I had several tunes in mind, but settled on Salty River Reel, sometimes called Salt River Reel.
This is a fairly popular tune from Missouri and Iowa in A, with the main listed source being Cyril Stinnett of Andrew County, MO. Cyril Stinnett was a fine fiddler, and was particulary noted for his smooth, quick, playing and also that he was left handed and played a regular fiddle upside-down. As you can see in the image he had a chin rest, but his chin is resting elsewhere. The Fiddler's Companion states that he did not own a fiddle for the last ten years of his life, but would borrow one from other people when needed. Where Stinnett got the tune, I don't know. It sounds kind of Canadian, to me.
I first learned the tune several years ago from Billy Mathews' 500 tune project, and it is still one of my favorites although I've drifted a bit from what I first played. I've included his version in my attachments to this post.
As far as banjo versions go, there don't seem to be many out in the wild. Searching the banjo hangout videos shows one by Jack Beuthin and another by Yigal Zan (both really nice).
Thanks for choosing this tune, Erich. It's become one of our favorites as we try to explore more regionally oriented material.
Your version is wonderful, adding the fiddler's ornaments.
Your comment about the tune's origins possibly being from Canada are in agreement with us as well. Our fiddler is well versed in Canadian tunes and he thinks it may be thus. I have seconded his motion by mentioning that Cyril played Canadian tunes he learned from radio broadcasts. One of his signature tunes, Woodchopper's Reel is an example.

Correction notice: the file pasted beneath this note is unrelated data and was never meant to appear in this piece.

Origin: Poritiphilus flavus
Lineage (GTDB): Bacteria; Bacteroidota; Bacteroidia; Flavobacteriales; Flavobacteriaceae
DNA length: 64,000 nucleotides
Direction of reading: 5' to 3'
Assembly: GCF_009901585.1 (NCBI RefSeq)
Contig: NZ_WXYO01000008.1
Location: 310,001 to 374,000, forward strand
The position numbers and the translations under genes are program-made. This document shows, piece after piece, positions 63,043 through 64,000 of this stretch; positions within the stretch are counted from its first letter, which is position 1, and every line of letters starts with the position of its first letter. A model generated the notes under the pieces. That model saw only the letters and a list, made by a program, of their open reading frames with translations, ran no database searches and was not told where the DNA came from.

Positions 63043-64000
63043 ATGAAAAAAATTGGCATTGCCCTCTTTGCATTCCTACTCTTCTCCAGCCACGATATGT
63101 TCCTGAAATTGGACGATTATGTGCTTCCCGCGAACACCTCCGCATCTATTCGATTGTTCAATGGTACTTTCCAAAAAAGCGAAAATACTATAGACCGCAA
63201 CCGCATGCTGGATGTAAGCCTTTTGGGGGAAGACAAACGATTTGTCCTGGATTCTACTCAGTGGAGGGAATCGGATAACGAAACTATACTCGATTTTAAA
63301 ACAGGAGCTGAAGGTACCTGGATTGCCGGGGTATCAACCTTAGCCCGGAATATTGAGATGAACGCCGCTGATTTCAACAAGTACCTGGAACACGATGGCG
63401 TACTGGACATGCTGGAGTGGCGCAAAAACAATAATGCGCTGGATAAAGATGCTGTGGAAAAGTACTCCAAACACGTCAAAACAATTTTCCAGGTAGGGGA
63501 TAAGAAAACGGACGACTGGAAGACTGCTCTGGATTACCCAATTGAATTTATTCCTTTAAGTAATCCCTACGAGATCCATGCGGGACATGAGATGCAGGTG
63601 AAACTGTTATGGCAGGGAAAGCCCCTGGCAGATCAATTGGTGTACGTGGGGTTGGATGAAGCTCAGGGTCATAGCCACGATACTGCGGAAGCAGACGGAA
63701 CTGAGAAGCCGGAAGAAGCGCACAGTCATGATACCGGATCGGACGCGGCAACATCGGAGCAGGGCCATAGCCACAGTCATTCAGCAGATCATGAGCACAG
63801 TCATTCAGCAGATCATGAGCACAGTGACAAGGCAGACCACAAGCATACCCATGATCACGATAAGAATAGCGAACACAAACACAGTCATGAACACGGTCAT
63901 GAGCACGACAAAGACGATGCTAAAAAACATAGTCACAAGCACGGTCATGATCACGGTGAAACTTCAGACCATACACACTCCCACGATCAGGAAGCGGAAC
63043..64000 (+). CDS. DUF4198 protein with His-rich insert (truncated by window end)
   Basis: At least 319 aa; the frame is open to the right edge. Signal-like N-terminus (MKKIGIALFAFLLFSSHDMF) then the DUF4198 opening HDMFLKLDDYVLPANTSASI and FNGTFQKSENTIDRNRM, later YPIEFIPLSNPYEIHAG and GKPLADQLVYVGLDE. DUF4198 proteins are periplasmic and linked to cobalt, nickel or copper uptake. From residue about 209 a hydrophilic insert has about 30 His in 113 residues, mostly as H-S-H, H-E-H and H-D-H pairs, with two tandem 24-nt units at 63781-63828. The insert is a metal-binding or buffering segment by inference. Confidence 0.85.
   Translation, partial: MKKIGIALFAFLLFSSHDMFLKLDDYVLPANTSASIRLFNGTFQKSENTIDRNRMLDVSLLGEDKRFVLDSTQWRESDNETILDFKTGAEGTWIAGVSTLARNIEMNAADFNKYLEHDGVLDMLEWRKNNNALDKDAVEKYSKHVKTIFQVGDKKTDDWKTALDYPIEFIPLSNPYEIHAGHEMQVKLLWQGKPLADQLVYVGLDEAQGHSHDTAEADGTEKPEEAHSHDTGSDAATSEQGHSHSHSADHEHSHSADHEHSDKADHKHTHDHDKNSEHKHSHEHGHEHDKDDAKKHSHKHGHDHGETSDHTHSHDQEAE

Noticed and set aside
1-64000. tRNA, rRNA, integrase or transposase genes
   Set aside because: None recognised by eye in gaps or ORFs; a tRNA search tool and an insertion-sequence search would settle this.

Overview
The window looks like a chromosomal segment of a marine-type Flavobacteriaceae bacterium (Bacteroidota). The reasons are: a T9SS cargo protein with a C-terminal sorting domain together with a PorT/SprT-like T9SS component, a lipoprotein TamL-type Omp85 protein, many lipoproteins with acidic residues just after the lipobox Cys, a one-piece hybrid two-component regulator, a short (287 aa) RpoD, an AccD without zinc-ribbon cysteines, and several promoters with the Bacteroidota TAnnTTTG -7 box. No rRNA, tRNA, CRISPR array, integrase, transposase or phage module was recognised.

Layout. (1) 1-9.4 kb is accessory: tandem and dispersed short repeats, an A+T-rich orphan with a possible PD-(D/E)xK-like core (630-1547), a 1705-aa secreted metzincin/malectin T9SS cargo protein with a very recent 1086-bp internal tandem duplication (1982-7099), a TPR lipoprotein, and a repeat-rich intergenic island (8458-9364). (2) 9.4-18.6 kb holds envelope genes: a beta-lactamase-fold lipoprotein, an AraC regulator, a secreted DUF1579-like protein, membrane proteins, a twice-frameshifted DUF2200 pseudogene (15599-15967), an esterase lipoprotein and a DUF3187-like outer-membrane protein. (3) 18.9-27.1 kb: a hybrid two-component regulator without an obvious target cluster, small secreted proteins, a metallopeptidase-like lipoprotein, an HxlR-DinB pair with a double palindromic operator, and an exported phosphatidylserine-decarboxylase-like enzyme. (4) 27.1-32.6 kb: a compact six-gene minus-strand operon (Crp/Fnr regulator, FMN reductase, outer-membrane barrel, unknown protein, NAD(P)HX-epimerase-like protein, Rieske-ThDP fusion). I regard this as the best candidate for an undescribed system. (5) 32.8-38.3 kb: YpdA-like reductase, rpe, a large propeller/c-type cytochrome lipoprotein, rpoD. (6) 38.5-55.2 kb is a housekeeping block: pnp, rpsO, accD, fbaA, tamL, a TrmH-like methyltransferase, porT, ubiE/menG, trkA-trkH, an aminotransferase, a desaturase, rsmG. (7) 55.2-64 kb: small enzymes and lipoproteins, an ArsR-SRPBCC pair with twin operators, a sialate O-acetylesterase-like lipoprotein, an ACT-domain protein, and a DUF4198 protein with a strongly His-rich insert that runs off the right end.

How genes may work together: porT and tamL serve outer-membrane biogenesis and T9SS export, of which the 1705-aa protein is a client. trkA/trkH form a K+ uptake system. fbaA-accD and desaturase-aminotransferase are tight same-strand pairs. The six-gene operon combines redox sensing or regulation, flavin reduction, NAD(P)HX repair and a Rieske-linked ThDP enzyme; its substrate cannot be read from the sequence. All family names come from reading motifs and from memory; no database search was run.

Here is our version. Our fiddler wanted us to syncopate the tune a little differently. I plan on stealing as many of your ornamental licks as possible. Cyril is far and away my favorite of the OT Elder MO fiddlers. He's such a joy to listen to!
This is a mighty fine tune choice, Erich, with fine versions already presented from BHOers and some well-known fiddlers. I really enjoyed learning more about the shy fiddling farmer Cyril (pronounced "Serl") Stinnett, especially in reading from Howard Marshall's book "Play Me Something Quick and Devilish:" Old-Time Fiddlers in Missouri. Kenny Baker said about Mr. Stinnett, "I don't know anybody can beat that old man up in northwest Missouri." I don't know of many who could beat Kenny Baker, so that says a lot.